Staying hydrated is important. When it comes to time of day and form of hydration, you probably have your preferences. You might enjoy coffee or soda, but as far is your health is concerned, no beverage beats a refreshing glass of plain old water. While drinking water at any time is beneficial to your health, consuming a big glass first thing in the morning brings unique rewards.
Water is a nutrient essential for life. Your body depends on water for every chemical reaction that takes place. In fact, you are made up mainly of water, as much as 75 percent by weight, according to Clemson University. Water is inexpensive (or free), widely available and naturally low in sodium and caffeine-free, making it preferable as a primary source of meeting your hydration needs.
Life can get so busy that we can simply forget to stop and drink, even when thirsty. And drinking with meals might not be the best time, as it can dilute digestive juices and upset your stomach, according to Don Colbert, M.D., and author of “Eat This and Live.” This is why drinking water first thing in the morning is so ideal. Your stomach is empty, so water won’t hinder digestion, and if you keep a glass by your bed, it is easy and convenient to reach for it while still in bed.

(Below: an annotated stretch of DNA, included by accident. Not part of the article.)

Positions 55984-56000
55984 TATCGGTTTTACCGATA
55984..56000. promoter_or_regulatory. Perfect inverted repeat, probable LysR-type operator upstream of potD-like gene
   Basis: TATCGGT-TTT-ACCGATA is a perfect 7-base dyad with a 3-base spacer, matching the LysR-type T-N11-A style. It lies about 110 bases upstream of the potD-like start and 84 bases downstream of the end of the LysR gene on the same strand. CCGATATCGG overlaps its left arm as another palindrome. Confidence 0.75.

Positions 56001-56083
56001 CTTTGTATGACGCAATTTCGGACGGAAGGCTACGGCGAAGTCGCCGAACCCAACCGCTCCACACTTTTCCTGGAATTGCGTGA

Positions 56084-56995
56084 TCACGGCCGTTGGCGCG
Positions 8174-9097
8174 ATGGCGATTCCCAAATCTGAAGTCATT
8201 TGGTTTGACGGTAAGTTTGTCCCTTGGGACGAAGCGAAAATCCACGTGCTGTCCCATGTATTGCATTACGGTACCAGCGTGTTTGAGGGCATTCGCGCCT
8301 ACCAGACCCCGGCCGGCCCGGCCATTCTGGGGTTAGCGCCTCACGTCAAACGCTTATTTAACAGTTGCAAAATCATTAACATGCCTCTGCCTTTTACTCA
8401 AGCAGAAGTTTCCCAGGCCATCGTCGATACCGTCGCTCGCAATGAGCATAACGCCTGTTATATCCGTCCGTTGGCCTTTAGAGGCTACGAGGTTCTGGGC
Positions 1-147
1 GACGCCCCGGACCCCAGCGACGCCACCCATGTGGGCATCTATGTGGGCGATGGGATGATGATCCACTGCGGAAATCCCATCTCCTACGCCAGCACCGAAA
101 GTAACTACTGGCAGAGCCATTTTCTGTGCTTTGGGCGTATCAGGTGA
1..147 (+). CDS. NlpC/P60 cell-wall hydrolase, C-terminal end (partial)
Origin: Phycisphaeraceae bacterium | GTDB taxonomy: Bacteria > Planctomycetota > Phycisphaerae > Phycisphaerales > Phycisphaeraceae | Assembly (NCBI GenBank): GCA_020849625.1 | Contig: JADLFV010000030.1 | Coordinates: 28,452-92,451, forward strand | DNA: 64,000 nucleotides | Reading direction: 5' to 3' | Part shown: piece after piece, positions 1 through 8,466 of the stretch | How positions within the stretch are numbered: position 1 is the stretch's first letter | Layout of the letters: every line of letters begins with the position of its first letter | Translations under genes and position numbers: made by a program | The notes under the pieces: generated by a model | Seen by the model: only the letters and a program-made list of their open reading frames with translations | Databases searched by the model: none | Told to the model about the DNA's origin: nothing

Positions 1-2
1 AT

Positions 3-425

Water Can Help Reduce Stomach Acidity
You might be one of the millions of Americans who experience heartburn, a condition commonly due to high levels of acid in the stomach, according to “The Family Medicine Handbook.” Your stomach is the primary source of hydrochloric acid in your body, secreting it all night long. Without the benefit of food to dilute the acid, heartburn is more likely in the morning hours. Drinking water shortly after you awaken can reduce the level of acidity in your stomach and help relieve the symptoms of heartburn.
Water Helps Keep You Regular
Water helps prevent constipation, and drinking it in the morning might help stimulate bowel movements. Your body depends on rhythmic contractions that occur in your colon to help move food along. These contractions depend on what is known as a gastrocolic reflex, according to the textbook “Physiology.” Simply, when you fill your stomach with food or drink, your body, sensing a new arrival, sends signals to your intestines to evacuate, increasing the likelihood of a bowel movement. To achieve this, water is a good choice, as it is refreshing and calorie-free.
- "Eat This and Live"; Donald Colbert, M.D.; 2008
- Clemson University: Fluid Needs
- "Physiology"; Linda Consanzo, Ph.D.; 2009
- "The Family Medicine Handbook"; Mark A. Graber, M.D.; 2006